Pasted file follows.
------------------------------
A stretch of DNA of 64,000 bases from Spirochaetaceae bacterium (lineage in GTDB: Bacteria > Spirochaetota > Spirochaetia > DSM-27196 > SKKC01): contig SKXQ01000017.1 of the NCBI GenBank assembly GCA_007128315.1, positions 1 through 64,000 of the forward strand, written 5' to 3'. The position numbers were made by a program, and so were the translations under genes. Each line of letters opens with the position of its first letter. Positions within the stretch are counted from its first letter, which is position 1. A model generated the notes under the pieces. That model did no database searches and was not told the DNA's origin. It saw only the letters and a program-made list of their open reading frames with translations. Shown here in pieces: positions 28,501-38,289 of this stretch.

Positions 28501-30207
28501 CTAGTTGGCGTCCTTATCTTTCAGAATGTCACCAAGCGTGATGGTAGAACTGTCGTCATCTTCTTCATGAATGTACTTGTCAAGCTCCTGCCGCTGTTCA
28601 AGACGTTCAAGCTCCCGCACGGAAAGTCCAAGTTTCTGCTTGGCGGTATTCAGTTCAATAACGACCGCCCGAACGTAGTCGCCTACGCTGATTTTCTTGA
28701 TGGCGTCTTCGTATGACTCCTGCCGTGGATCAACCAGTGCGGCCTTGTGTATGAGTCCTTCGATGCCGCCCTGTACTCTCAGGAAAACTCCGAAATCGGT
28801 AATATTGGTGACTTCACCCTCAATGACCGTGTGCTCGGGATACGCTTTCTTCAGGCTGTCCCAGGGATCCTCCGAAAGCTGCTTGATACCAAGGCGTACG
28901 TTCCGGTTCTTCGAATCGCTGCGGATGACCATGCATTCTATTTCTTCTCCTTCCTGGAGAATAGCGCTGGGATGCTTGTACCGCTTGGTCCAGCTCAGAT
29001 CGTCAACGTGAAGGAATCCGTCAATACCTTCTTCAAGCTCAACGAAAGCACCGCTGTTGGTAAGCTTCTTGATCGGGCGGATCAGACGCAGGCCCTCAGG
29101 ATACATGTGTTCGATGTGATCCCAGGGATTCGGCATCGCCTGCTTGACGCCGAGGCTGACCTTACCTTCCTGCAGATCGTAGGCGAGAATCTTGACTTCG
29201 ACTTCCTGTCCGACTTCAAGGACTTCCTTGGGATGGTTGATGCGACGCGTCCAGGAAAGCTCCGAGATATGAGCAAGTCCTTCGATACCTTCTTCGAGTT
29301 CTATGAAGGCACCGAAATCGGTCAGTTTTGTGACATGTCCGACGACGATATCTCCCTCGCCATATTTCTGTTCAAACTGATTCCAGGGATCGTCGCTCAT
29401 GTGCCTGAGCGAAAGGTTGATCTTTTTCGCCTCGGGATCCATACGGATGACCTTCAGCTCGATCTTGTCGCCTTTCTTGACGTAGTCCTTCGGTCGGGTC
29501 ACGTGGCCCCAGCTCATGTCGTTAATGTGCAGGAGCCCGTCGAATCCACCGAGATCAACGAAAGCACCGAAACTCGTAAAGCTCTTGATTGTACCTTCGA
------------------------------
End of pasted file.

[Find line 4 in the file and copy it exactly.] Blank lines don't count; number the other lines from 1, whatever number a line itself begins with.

28601 AGACGTTCAAGCTCCCGCACGGAAAGTCCAAGTTTCTGCTTGGCGGTATTCAGTTCAATAACGACCGCCCGAACGTAGTCGCCTACGCTGATTTTCTTGA